Non-Compactness Attribute Filtering to Extract Retinal Blood Vessels in Fundus Images

Non-Compactness Attribute Filtering to Extract Retinal Blood Vessels in Fundus Images

I. K. E. Purnama, K. Y. E. Aryanto, M. H. F. Wilkinson
Copyright: © 2010 |Pages: 12
DOI: 10.4018/jehmc.2010070102
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Retinal blood vessels can give information about abnormalities or disease by examining its pathological changes. One abnormality is diabetic retinopathy, characterized by a disorder of retinal blood vessels resulting from diabetes mellitus. Currently, diabetic retinopathy is one of the major causes of human vision abnormalities and blindness. Hence, early detection can lead to proper treatment, and segmentation of the abnormality provides a map of retinal vessels that can facilitate the assessment of the characteristics of these vessels. In this paper, the authors propose a new method, consisting of a sequence of procedures, to segment blood vessels in a retinal image. In the method, attribute filtering with a so-called Max-Tree is used to represent the image based on its gray value. The filtering process is done using the branches filtering approach in which the tree branches are selected based on the non-compactness of the nodes. The selection is started from the leaves. This experiment was performed on 40 retinal images, and utilized the manual segmentation created by an observer to validate the results. The proposed method can deliver an average accuracy of 94.21%.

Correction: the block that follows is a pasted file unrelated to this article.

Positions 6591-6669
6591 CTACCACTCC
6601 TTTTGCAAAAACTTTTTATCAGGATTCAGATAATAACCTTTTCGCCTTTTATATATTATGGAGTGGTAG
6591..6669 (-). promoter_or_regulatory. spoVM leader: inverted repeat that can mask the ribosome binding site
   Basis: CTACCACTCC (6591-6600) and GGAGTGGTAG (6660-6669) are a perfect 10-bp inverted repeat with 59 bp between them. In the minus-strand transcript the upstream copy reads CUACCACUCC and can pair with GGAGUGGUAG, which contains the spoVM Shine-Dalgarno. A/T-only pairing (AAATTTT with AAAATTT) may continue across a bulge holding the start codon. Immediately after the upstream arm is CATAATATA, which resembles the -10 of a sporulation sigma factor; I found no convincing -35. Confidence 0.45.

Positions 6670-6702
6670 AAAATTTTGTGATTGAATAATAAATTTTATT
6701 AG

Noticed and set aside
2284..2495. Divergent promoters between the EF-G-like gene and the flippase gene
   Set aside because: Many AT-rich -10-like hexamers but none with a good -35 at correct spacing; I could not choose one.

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Materials And Methods

Retinal Image Source

The proposed method are tested and evaluated on DRIVE database that is publicly available and consists of 40 colored retinal images. The DRIVE that stands for Digital Retinal Images for Vessel Extraction (DRIVE) was established by Staal et al. (2004). Each image of DRIVE has resolution of 565x584 pixels, and stored in GIF format.

The images of DRIVE database consists of 20 training images and 20 test images. One benefit of using DRIVE is the available reference images resulted from the manual segmentation procedure. The reference images are required to calculate the accuracy of the proposed method. Each training image has one reference image that was created by an observer, while each test image has two reference images created by two different observers. Our experiment is not related with the training procedure. Hence, we used 40 reference images created by the first observer. As it is mentioned in their web site, the observers were instructed and trained by an experienced ophthalmologist. They were asked to mark all pixels of the expected vessel. Figure 1a shows one of the retinal images of the test images, while Figure 1b, and Figure 1c, respectively, show the corresponding images created by first observer and the second observer.

Figure 1.

(a) An image of the test images of DRIVE database, (b) and (c) the corresponding images of the image in (a) created by the first observer and the second observer


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